Weight and bulk, versatility, and suitability for anticipated conditions are the primary considerations when deciding what to take along on your bicycle tour. If this is your first tour, you may find yourself sending home surplus clothing/gear once you’ve been on the bicycle a few days and discover how much—or, rather, how little—you really need for a comfortable tour.
Joyce says: It’s surprising how little clothing you need to bring if you pack smart. Wool is warm in the winter and cool in the summer, and if you choose primarily dark colors the dirt doesn’t show and everything matches.
Cycling shorts with synthetic chamois lining, cycling shoes, a helmet, raingear, tights, and cycling gloves are the best items to purchase specifically for bicycling.
When it gets chilly, it’s best to layer clothing for warmth. Avoid cotton undergarments (they trap moisture, chafe your skin and are poor insulators when wet); instead, it is best to choose synthetic fibers that wick moisture away from your skin. Next comes a wool sweater or synthetic pile jacket; both are good insulators, even when wet. Your rain/wind jacket serves as the outer layer. A breathable waterproof fabric, such as Gore-Tex, will keep you dry, and is an effective windbreak. Coated, waterproof raingear will dampen your clothing from the inside.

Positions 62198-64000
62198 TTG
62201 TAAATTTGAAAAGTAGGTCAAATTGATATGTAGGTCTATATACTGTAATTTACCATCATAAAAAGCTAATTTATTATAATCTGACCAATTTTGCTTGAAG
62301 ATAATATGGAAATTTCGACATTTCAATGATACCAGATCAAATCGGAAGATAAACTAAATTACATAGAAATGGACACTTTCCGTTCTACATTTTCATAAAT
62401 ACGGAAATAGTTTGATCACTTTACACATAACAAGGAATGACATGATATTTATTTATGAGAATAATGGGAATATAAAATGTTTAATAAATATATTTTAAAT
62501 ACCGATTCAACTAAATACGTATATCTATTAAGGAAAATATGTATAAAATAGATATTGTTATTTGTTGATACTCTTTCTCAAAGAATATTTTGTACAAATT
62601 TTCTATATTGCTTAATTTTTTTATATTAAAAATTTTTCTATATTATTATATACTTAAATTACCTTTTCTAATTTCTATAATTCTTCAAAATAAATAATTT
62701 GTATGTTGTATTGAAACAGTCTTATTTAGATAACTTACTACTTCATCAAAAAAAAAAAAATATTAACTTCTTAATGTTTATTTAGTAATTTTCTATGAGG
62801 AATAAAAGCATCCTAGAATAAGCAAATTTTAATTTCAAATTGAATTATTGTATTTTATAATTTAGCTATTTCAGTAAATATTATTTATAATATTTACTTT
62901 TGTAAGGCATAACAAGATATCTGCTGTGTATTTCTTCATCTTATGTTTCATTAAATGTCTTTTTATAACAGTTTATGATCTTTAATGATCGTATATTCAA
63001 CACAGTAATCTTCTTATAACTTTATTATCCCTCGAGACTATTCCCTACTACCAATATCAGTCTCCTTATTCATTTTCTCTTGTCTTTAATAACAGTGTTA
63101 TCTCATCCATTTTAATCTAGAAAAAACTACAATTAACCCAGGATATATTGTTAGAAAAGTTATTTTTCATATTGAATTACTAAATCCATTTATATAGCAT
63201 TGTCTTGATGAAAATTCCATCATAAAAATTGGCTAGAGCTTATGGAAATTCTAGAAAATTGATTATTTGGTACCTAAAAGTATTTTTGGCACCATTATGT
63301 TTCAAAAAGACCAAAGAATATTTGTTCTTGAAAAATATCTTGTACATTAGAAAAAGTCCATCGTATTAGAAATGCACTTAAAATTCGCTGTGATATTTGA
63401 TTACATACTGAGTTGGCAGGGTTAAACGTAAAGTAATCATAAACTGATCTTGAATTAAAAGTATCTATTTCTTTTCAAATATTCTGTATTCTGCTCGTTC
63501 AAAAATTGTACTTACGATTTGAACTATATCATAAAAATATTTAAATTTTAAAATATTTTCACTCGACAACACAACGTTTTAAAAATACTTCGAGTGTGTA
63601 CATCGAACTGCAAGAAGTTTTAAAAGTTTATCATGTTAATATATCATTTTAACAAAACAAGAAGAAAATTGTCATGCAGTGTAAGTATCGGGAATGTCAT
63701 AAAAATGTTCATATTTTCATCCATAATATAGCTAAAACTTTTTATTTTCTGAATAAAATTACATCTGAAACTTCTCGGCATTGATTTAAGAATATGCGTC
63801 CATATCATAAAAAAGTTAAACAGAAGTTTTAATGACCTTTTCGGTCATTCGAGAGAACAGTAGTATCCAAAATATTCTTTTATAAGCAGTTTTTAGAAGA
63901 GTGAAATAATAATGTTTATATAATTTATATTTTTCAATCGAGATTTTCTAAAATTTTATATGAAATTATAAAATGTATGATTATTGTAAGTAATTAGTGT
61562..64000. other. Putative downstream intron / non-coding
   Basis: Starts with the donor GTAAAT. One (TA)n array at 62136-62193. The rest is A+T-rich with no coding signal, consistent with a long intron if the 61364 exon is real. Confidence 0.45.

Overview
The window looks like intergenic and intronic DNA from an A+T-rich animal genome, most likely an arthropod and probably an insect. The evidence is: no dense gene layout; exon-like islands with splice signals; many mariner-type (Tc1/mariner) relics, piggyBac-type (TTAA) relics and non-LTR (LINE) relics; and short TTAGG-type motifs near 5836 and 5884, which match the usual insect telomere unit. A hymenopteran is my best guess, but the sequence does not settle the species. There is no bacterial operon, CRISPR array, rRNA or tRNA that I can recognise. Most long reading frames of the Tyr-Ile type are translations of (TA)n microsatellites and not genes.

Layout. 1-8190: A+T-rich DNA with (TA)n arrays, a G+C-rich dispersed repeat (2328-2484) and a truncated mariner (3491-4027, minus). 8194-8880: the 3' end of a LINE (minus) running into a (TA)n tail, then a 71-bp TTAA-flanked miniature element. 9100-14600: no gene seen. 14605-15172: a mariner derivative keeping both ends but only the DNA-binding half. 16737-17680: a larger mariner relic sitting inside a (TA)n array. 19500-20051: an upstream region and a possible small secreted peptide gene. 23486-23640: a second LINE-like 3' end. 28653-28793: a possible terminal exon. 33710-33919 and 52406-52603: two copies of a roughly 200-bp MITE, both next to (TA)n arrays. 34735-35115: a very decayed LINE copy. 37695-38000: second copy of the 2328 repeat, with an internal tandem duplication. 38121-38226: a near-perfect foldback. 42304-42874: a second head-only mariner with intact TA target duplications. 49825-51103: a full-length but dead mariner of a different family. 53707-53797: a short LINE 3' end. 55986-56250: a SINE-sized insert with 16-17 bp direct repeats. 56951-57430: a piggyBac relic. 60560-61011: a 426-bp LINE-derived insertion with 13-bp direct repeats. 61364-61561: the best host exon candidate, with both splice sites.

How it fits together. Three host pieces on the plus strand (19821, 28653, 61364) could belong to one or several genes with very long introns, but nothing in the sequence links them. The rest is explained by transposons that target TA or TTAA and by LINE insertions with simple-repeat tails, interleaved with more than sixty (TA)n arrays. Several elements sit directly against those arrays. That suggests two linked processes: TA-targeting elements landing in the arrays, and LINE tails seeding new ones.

Also carry a light, loose-fitting, long-sleeved shirt to protect your skin from the sun. Clothes should do double duty: For example, will your off-bike outfit double as a warmth layer or sun protection?
Shoes need stiff soles to increase pedaling efficiency and to protect your feet from the sustained pressure of pedaling. Touring shoes can double as riding and walking shoes. Feet often swell slightly when riding, so choose shoes that allow free movement of your toes.
For self-contained touring, try to keep your load as light as is practical. You can carry all of your gear in a trailer, or divide your gear between front and rear panniers. If using panniers, carry about 40% of your gear over the rear wheel and 60% over the front wheel. Your body adds weight over the rear wheel. Five pounds or so is the maximum you should pack in a handlebar bag. Experiment with weight distribution to find the best results for your particular bike.
Wally says: To make this 60-40 thing easy, I try to put all the heavy stuff — tools, stove, extra food — in my front panniers. The bulky, lighter stuff — sleeping bag, clothes — fit in the larger rear panniers.
Before packing, line your panniers and sleeping bag stuff sack with heavy-duty plastic garbage bags. Despite sometimes being labeled “waterproof”, most panniers seem to leak when it’s raining. Roll your clothing and pack it vertically (in individual ziplock bags, if you are extremely organized!). This way you can see the end of each roll for easy identification, and it helps avoid wrinkling.
Start your trip with extra room in your panniers or trailer for items picked up along the way (and for your share of the group cooking gear and food, if you’re on a self-contained camping tour). The extra room will also make it easier to pack quickly.
Keep your wallet, camera and often-used items in a detachable handlebar bag or fanny pack and always take it with you when you leave the bike. Tools for fixing flats can go in your handlebar bag or a small seat bag, for easy access.